Herd immunity is an assumption built into all models of disease epidemics – as an epidemic takes hold, the number of those who have had the disease and recovered from it naturally increases, and with recovery there is usually protection against reinfection. However, to assume that this process would take place with COVID-19 should rightly be questioned, as those who are studying the virus that causes COVID-19 have not so far established whether it gives lasting immunity to those who have recovered. Whether or not herd immunity will develop to COVID-19, those who deny that the development of herd immunity was a government strategy make their argument by saying that it is not referenced in the government scientific advisory papers. But it is.
However, it is not mentioned in the way you might expect. The UK government’s paper on combined behavioural and social interventions mentions building immunity across the broader population:
Within it, divergent opinions are expressed on the likely impact of recommending isolation of at-risk groups whilst not applying widescale social isolation, which was one proposal being considered. It states:
“…One view given is that, by explaining that members of the community would be building some immunity this approach would become acceptable to the general public. Another view cited is that recommending isolation to only one section of society risks causing discontent”
The government papers make ‘herd immunity’ sound less of a mitigation strategy and more of a public relations tactic that bombed, ultimately leading to polarised views. It undermined confidence in the government at a time when unity and compliance with government guidelines was and continues to be vital. Either way, the narrative that the government was actively aiming to infect the population has taken hold across the country.
I cannot help but wonder whether herd immunity as discussed by the government, or understood to be a serious policy, is the result of the UK’s inclination towards unique solutions. Innovation has historically been our strength, and may be our way out of this pandemic quagmire: the proposed vaccine developed at Oxford University is due to begin clinical trials today. But there is a flip-side to promoting oddballs and shadowy ‘geniuses’ at a time of national crisis. While the debates in PPE essays may be central to our country’s future, our politicians do run the risk of treating the UK like a paper intended to impress a tutor with its novelty. In public health, correct is more important than interesting. I personally do not care whether our politicians have flair or panache: all I desire is that they do the job well. Comparisons between herd immunity policies and Dominic Cummings’ personal ideology are unwarranted, but you can see why they exist. Both have that winning feature of being driven by the uniquely British kind of quirky, out-of-the-box thinking.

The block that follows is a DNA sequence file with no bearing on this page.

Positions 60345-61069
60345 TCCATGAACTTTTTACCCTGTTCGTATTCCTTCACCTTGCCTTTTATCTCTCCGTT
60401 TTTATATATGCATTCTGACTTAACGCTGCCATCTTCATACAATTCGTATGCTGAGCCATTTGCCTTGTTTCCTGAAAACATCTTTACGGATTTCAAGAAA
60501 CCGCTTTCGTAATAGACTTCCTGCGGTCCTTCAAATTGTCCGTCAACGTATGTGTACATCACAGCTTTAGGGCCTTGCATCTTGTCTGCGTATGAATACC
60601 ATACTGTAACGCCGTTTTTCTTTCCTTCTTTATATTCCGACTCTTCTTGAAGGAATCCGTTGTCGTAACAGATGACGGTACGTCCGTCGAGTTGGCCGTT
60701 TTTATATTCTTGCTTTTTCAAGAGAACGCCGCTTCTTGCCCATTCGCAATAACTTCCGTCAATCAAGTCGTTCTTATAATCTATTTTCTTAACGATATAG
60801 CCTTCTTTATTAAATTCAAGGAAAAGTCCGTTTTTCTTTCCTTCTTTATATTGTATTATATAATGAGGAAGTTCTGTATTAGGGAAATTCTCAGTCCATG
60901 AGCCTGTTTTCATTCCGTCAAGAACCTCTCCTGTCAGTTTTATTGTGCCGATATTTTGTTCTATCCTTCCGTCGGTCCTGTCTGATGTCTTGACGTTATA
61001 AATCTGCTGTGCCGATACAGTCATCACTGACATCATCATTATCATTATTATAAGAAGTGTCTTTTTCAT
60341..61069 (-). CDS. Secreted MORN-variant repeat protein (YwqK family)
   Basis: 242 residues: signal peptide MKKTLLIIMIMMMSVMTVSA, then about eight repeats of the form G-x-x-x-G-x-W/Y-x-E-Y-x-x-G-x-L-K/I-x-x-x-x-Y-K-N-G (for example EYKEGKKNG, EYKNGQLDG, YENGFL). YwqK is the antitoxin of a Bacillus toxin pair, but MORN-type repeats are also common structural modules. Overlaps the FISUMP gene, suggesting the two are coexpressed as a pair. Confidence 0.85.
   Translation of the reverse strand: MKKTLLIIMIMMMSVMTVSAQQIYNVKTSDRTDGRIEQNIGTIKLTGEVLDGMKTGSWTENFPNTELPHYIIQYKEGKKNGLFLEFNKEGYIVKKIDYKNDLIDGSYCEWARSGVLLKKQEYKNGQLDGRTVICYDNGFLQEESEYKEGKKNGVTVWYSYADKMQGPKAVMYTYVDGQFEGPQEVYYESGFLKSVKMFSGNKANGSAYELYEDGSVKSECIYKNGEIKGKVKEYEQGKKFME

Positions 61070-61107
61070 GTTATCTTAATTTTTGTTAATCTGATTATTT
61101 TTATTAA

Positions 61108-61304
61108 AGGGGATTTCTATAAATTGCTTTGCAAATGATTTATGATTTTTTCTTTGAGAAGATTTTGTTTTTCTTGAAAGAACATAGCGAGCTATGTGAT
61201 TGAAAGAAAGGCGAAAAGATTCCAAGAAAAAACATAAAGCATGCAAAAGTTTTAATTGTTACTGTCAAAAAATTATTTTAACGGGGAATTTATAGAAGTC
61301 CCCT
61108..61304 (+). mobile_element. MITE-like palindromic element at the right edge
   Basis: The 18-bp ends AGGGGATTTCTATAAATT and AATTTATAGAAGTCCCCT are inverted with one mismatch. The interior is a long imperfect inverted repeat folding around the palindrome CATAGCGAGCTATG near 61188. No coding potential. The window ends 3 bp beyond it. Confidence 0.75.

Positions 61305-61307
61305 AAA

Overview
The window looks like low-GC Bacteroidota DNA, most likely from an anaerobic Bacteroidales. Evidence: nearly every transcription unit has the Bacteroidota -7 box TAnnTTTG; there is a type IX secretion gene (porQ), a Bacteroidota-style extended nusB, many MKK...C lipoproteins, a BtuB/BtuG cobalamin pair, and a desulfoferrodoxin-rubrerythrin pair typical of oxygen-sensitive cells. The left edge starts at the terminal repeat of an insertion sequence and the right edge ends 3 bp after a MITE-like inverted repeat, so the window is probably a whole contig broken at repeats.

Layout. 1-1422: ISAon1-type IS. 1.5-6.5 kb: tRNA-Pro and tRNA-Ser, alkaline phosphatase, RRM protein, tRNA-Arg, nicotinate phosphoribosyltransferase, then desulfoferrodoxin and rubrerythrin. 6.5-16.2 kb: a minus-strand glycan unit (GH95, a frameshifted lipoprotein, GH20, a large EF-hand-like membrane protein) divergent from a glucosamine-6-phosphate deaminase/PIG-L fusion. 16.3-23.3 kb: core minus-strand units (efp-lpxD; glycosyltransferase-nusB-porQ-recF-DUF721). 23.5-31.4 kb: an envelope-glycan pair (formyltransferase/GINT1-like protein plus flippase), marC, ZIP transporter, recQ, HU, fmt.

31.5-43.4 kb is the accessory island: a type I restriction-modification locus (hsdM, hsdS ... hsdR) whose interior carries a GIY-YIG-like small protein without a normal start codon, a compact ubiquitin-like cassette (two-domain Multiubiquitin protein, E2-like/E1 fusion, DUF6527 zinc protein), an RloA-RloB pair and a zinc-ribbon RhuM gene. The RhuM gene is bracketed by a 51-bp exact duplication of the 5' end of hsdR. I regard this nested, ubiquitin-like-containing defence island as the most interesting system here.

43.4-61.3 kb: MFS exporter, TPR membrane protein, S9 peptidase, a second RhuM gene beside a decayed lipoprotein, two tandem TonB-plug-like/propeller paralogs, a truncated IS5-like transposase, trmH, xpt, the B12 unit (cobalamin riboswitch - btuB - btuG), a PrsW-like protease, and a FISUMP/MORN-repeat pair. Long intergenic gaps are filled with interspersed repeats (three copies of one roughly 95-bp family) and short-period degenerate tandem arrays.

Of course, the best way to settle the entire herd immunity debate would be to look over the minutes of the scientific advisory group (SAGE) that advised the government on policy. If herd immunity had ever been discussed, it should have been minuted. But that isn’t possible – because the UK government has stated they will not release the SAGE minutes until after the pandemic. The problems arising from this are two-fold: it prevents scrutiny of government strategy; but it also prevents scrutiny of the individuals who sit on the committee. There is no publicly available list of those who form this important advisory group, and no list of their financial interests.
Anyone with any knowledge of the history of science (or any other field, for that matter) will tell you that money can corrupt, and most reputable scientific journals will require research funding sources to be declared when scientific papers are submitted for publication. Despite that, the only list of interests available with regard to the government’s COVID-19 response concerns one subcommittee named The New and Emerging Respiratory Virus Threats Advisory Group (NERVTAG), and this entry has not been updated since 2018. So the government currently presiding over our pandemic response may be receiving advice from corrupt cranks, and we will not know it until it is too late.
Even if herd immunity was never a strategy, it does appear that the government is hiding from scrutiny and accountability. And this is where I find myself diverging from those who demand criticism of the government should be withheld until after the pandemic. Right now, interrogation of the government could not be more important. Because this goes beyond party politics. When lives are at stake, scrutiny and accountability could not be more vital. Our lives may depend on it.